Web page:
U.S. Pat. No. 4,049,822 issued Sept. 20, 1977 to Rei et al. discloses that phenoxarsines can be solubilized with glycyl phosphites or glycyl phosphonates. These phosphites and phosphonates may be used in admixture with solvents having a labile hydroxyl group, such as phenols and C5 -C12 aliphatic alcohols.
In accordance with the present invention, there are provided homogeneous, stable liquid compositions comprising a carrier, a solvent selected from C5 to C9 aliphatic alcohols and diols and a microbiocidal compound soluble in said solvent wherein the microbiocidal compound is present in the composition as a solute in the solvent and constitutes greater than 2.5 percent by weight of the combined weight of the carrier, solvent and microbiocidal compound.
Also provided in accordance with this invention is a process for imparting microbiocidal properties to a polymer composition comprising adding to a polymer, in an amount at least sufficient to impart antimicrobial properties to the polymer composition, a homogeneous, stable liquid composition comprising a carrier, a solvent selected from C5 to C9 aliphatic alcohols and diols, and a microbiocidal compound soluble in said solvent, wherein the microbiocidal compound is present in the composition as a solute in the solvent and constitutes greater than 2.5 percent by weight of the combined weight of the carrier, microbiocidal compound and solvent.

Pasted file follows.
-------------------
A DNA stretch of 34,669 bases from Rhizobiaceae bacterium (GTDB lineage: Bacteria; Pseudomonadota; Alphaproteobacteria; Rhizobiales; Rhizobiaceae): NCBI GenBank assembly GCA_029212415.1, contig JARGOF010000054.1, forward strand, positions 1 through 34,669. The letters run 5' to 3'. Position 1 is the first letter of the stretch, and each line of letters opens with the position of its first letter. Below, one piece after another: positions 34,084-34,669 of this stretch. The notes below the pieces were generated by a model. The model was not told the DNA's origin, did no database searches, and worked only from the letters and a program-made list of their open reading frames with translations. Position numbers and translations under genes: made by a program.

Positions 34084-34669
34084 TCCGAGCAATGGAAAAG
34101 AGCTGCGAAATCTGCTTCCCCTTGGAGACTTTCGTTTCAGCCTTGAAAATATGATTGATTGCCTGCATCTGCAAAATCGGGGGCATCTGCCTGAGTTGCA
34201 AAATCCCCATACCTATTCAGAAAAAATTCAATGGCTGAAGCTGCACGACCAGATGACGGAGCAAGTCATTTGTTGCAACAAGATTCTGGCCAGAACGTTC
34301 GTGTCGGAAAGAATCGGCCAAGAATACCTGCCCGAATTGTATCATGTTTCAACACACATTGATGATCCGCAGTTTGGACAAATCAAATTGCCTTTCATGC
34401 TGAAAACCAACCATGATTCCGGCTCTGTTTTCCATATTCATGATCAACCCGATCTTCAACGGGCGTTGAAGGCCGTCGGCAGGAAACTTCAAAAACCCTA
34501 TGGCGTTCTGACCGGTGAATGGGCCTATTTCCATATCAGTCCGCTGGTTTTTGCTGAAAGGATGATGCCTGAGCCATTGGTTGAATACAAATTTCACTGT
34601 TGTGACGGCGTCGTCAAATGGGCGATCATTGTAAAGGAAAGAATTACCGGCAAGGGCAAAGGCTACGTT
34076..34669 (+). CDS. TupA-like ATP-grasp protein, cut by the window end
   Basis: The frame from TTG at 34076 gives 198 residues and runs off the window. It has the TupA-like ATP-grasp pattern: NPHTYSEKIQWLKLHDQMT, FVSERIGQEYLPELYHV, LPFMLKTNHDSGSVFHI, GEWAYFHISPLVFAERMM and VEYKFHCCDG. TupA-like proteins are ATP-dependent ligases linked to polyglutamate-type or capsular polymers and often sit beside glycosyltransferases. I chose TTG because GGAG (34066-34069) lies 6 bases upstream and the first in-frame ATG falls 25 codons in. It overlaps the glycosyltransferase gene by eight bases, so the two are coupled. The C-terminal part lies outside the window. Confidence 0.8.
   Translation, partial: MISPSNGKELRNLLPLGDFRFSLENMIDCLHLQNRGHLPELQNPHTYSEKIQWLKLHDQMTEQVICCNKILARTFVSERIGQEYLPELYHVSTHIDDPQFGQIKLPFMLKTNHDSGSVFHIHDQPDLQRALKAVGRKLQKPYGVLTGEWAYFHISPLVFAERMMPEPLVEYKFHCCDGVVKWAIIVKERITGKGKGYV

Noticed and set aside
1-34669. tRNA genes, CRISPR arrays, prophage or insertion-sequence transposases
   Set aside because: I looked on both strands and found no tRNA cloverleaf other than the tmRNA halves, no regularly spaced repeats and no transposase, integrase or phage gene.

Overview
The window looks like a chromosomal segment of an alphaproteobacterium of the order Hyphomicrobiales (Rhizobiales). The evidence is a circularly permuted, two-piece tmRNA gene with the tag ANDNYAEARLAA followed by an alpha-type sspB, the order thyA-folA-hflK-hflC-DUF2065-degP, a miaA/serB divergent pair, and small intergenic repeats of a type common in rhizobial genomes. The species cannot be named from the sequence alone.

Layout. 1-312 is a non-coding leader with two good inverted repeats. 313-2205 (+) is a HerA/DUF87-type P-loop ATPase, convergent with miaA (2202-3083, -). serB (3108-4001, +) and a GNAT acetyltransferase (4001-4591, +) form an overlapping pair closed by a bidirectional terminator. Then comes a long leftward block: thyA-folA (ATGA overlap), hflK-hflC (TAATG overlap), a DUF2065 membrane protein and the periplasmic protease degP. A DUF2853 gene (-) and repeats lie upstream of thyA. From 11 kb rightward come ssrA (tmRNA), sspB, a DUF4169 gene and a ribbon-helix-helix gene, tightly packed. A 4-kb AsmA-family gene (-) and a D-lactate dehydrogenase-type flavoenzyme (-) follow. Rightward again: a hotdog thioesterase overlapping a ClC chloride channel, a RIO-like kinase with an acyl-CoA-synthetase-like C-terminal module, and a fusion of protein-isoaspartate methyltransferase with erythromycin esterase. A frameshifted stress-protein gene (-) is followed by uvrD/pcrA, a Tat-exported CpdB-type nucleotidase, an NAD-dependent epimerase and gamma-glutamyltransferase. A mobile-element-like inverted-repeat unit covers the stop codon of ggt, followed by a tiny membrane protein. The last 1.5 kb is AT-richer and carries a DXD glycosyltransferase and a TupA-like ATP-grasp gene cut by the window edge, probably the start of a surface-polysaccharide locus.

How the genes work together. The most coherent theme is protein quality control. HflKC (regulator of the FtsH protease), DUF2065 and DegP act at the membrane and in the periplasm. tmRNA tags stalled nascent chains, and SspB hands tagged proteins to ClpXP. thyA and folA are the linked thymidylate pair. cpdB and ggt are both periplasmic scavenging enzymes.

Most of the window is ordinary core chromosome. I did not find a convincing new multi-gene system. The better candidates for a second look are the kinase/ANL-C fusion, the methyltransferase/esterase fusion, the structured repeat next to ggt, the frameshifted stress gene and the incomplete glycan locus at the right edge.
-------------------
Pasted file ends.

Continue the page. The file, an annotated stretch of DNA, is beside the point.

There are further provided in accordance with the present invention polymer. e.g., vinyl resin, compositions comprising an admixture of a polymer and, in an amount at least sufficient to impart antimicrobial properties to the polymer composition, a homogeneous, stable liquid composition comprising a carrier, e.g.. a plasticizer for the polymer, a solvent selected from C5 to C9 aliphatic alcohols and diols, and a microbiocidal compound soluble in said solvent, wherein the microbiocidal compound is present as a solute in the solvent and constitutes greater than 2.5 percent by weight of the combined weight of carrier, microbiocidal compound, and solvent.